Here are some other color options that I considered before settling on this one.

The possibilities are endless.

Leaving off with one last picture, I think it is going to look great on the couch.

Be sure to stop back by for more!

Sept 7th- Debbie from A Quilter’s Table

Sept 9th- Jennifer from Busy Being Jennifer

Sept 11th- Ari from Max California

Sept 16th- Stacey from Boy, Oh Boy, Oh Boy Crafts

Sept 18th- Karly from Paisley Roots

Sept 21st- Louise from I’m Feelin’ Crafty

Sept 23rd- Narelle from Cook, Clean, Craft

Sept 25th- Al from Shaffer Sisters

Sept 28th- Rachel from Let’s Begin Sewing

Sept 30th- Marci from Marci Girl Designs

Monopoly with Cook, Clean, Craft

Well, this season has seen a couple of scheduling snafu’s! This time, I’m off… My project was scheduled for Monday, but I had some technical difficulties and wasn’t able to get it posted. It’s done and I can’t wait to share, but…. I’ll sneak it in ASAP! Sorry!

BUT ANYWAY… THe real star of the show today is my blogger friend Narelle from Cook, Clean Craft! She’s one of my original Sew Ready to Play guests and I love that she comes back each year! Have you seen her blog? It’s awesome! So much fun stuff for the kiddos. Clothes, toys and even yummy food! But I guess her name could have told you that, huh! She’s inspired a few sewing projects in this house and one of her recipes has become a staple. I think of her every time I make it. One day I want to meet this woman in person! Welcome, Narelle!!!

I’m so happy to be back for another year of Sew Ready to Play. But to start with, let’s get one thing straight.

I HATE Monopoly!

My older brother always wanted me to play Monopoly when we were kids. The games lasted forever, and he always beat me. I remember tears, fist fights and the game board getting flipped over many a time.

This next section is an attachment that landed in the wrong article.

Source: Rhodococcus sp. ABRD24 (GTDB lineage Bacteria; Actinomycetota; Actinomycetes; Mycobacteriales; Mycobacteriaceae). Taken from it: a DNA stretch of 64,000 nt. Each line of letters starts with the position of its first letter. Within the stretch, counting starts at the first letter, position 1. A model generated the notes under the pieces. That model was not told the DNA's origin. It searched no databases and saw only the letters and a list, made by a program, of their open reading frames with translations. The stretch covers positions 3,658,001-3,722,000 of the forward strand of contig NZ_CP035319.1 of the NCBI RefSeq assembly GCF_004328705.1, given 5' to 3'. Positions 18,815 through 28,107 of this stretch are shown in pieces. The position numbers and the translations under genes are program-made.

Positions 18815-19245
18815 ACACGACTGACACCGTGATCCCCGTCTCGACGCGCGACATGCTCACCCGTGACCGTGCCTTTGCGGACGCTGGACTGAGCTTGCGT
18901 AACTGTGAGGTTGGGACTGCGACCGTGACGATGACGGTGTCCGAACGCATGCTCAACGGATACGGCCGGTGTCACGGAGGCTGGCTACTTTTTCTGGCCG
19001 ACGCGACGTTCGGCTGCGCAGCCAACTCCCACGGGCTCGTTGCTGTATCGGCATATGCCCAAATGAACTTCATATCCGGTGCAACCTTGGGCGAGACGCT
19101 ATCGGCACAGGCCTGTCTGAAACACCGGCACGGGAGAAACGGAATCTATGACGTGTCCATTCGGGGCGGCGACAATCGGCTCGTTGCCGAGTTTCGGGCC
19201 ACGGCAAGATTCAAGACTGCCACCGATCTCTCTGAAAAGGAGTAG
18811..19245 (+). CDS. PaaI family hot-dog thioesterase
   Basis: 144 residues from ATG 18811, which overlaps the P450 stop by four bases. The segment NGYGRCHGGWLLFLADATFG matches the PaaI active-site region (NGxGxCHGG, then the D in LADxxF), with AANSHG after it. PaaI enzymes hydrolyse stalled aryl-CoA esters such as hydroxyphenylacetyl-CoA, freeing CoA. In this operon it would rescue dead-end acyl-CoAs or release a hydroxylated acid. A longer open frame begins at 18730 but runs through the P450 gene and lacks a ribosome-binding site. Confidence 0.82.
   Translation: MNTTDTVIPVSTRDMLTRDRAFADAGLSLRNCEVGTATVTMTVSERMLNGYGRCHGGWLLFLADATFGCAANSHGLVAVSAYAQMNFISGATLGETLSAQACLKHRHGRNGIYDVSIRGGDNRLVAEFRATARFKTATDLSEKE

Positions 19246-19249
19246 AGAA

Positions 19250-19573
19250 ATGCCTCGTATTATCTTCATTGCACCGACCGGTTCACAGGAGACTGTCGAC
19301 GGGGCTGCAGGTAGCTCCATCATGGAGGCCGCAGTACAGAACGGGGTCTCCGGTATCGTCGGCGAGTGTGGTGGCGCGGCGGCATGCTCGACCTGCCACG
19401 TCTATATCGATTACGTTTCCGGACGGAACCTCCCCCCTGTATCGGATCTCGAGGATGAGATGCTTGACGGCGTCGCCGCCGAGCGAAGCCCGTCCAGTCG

When my son took an interest in Monopoly, my heart filled with dread. It’s just about the last game in the world I want to play. My 6 year old son loves numbers and money, so he thinks it’s fantastic (he even spent his pocket money to buy a second game – with electronic banking – because he loves it so much!). I try to avoid playing as much as possible, but sometimes I have to – oh the joys of being a Mother!

Monopoly was the first thing that came to mind for Sew Ready to Play. I thought about clothes for my son, but wasn’t inspired. Then I had the idea to make floor cushions or stools to sit on at our “board game table”. The idea stuck in my head, and before you know it, here’s what I made:

How to sew a monopoly floor cushion or stool (26)

They’re a sort of a stool, or a bean bag, or a really tall floor cushion.

How to sew a monopoly floor cushion or stool (29)

The floor cushions have different properties on the bottom too, to mix things up a bit:

How to sew a monopoly floor cushion or stool (32)

After having done some crazy cutting and machine applique in the past, this time around, I cheated and used my Brother Scan’N’Cut for cutting the letters, and Heat’n’Bond Ultrahold so I didn’t have to sew the letters in place. This will be a good test to see how it holds up to two small kids using the cushions.

How to sew a monopoly floor cushion or stool (3)

I tried to take a photo of my kids using them while playing Monopoly, but it’s a dark room, and my kids won’t stay still, so this is the best I got:


Here’s the tutorial for how to sew monopoly floor cushions or stools – these instruction make 2 floor cushions.


How to sew a monopoly floor cushion or stool (2)

2.5m (2.75 yards) black quilting cotton
1m (1.1 yards) pale green/spearmint quilting cotton
20cm (8”) strip of quilting cotton in red, pink, green and orange
30cm (12”) Heat’n’Bond Ultrahold
7m (7.7 yards) Black Bias Binding
7m (7.7 yards) Piping cord (Size 2)
Scissors, thread, sewing machine
Basting Spray (optional)
Brother Scan’n’Cut (optional)
Beanbag beans, pillows or polyfill to stuff (I’m not sure how much – I stole the beans out of a beanbag that I don’t like!)


Cut a 30cm (12”) by 17cm (7”) strip from each of the colours for the top of the properties (red, green, pink and orange for these ones!).

How to sew a monopoly floor cushion or stool (8)

Cut 4 pieces the light green fabric that are 50cm x 30cm (20” x 12”). This is the top and bottom of each floor cushion.

How to sew a monopoly floor cushion or stool (9)

Spray some basting spray (optional) on the back of the coloured strip, and place on top of one of the light green pieces, lining up the top edge.

How to sew a monopoly floor cushion or stool (10)

Sew a short zigzag stitch along the bottom of the coloured strip with black thread. I used a stitch length of 0.6 and width of 4.5.